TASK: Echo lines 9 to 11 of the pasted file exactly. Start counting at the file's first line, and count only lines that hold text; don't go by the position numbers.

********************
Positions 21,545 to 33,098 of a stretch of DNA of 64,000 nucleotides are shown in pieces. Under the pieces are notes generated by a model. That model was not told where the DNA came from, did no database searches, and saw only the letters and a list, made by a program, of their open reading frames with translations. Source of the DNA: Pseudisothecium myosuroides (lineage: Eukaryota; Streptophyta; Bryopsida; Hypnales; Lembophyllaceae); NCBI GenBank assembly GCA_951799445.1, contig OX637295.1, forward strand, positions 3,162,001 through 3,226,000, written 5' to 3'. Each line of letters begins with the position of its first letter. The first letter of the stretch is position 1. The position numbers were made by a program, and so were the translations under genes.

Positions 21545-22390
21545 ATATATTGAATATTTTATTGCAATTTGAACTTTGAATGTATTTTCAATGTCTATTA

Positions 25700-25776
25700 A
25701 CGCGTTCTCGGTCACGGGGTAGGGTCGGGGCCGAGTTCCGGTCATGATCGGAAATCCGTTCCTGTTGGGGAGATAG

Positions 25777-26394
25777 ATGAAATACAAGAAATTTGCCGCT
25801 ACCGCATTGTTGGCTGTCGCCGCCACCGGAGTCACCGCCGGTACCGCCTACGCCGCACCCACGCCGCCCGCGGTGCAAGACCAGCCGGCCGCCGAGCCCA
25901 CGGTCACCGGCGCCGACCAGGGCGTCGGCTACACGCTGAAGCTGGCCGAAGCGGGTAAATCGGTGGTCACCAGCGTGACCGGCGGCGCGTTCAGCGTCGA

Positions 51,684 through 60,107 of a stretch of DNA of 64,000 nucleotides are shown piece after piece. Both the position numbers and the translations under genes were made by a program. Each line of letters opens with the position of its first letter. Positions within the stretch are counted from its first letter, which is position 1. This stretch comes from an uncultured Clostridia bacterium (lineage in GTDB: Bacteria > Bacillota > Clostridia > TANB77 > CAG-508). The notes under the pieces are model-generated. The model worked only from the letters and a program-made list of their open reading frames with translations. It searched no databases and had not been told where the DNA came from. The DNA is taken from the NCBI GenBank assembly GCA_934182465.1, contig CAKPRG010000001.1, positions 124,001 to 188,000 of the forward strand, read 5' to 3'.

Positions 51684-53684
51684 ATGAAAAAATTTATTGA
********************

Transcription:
25801 ACCGCATTGTTGGCTGTCGCCGCCACCGGAGTCACCGCCGGTACCGCCTACGCCGCACCCACGCCGCCCGCGGTGCAAGACCAGCCGGCCGCCGAGCCCA
25901 CGGTCACCGGCGCCGACCAGGGCGTCGGCTACACGCTGAAGCTGGCCGAAGCGGGTAAATCGGTGGTCACCAGCGTGACCGGCGGCGCGTTCAGCGTCGA

Positions 51,684 through 60,107 of a stretch of DNA of 64,000 nucleotides are shown piece after piece. Both the position numbers and the translations under genes were made by a program. Each line of letters opens with the position of its first letter. Positions within the stretch are counted from its first letter, which is position 1. This stretch comes from an uncultured Clostridia bacterium (lineage in GTDB: Bacteria > Bacillota > Clostridia > TANB77 > CAG-508). The notes under the pieces are model-generated. The model worked only from the letters and a program-made list of their open reading frames with translations. It searched no databases and had not been told where the DNA came from. The DNA is taken from the NCBI GenBank assembly GCA_934182465.1, contig CAKPRG010000001.1, positions 124,001 to 188,000 of the forward strand, read 5' to 3'.